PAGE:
Explainable Machine Learning Models for Healthcare AI 🗓

— definitions, interpretable machine learning models, deployment, recent advances, challenges …

register
Webinar Date: Wednesday, September 26, 2018
Time: 9:00 AM (PT)
Speakers: Ankur Teredesai, Dr. Carly Eckert, Muhammad Aurangzeb Ahmad, and Vikas Kumar of KenSci.
Location: on the Web
Cost: none
RSVP: required
Event Details & Registration: webinar.acm.org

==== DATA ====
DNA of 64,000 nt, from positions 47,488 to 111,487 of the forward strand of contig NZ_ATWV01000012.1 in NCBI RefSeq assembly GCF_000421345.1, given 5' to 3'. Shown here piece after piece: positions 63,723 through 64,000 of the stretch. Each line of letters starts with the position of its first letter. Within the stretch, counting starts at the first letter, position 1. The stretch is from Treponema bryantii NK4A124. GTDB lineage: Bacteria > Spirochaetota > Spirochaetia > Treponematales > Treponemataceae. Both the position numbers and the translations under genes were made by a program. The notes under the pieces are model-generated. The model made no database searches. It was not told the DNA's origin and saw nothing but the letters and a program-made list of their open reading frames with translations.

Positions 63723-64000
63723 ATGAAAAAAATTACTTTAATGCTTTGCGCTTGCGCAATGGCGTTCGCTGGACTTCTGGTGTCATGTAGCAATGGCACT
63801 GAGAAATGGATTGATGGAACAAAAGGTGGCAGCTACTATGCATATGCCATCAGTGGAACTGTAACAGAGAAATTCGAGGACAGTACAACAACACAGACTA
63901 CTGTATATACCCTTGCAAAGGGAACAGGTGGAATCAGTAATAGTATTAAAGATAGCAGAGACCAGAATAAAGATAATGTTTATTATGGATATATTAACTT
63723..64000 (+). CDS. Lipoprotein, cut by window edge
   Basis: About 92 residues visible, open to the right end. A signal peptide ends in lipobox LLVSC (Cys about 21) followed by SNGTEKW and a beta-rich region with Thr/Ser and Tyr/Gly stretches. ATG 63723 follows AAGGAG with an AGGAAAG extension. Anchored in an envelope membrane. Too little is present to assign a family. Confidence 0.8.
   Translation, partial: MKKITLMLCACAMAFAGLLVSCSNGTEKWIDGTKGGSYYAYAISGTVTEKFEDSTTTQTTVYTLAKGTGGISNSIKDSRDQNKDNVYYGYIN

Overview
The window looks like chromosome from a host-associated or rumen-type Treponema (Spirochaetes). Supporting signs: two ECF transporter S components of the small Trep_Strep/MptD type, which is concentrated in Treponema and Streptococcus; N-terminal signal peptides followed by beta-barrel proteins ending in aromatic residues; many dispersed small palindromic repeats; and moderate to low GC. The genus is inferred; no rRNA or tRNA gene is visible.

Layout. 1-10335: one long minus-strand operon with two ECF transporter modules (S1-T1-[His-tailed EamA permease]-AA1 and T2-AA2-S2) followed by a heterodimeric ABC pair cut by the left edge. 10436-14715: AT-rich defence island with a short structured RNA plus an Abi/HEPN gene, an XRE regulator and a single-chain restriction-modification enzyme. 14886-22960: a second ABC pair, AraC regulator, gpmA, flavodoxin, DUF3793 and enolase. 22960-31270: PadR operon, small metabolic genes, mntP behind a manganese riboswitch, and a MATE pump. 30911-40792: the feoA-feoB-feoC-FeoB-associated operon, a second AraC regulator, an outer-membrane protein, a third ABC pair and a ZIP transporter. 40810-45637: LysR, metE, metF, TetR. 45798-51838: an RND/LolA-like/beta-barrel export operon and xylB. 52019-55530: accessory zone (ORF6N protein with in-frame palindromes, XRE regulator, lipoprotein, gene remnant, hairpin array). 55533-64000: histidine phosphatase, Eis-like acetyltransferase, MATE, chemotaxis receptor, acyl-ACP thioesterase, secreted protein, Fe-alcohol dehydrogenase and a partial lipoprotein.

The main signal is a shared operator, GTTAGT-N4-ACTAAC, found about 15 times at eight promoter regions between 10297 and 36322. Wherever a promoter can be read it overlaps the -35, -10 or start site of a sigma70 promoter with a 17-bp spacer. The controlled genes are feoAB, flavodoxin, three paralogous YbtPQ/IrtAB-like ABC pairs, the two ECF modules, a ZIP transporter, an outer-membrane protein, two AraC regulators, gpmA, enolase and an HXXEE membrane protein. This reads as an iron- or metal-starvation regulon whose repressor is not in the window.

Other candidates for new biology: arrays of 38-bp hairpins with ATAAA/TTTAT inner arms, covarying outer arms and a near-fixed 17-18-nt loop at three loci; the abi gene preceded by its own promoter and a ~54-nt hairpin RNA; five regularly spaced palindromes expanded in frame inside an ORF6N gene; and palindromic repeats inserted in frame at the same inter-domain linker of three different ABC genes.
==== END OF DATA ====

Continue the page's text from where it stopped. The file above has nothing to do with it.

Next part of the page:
Summary: This tutorial extensively covers the definitions, nuances, challenges, and requirements for the design of interpretable and explainable machine learning models and systems in healthcare. We discuss many uses in which interpretable machine learning models are needed in healthcare and how they should be deployed. Additionally, we explore the landscape of recent advances to address the challenges model interpretability in healthcare and also describe how one would go about choosing the right interpretable machine learning algorithm for a given problem in healthcare.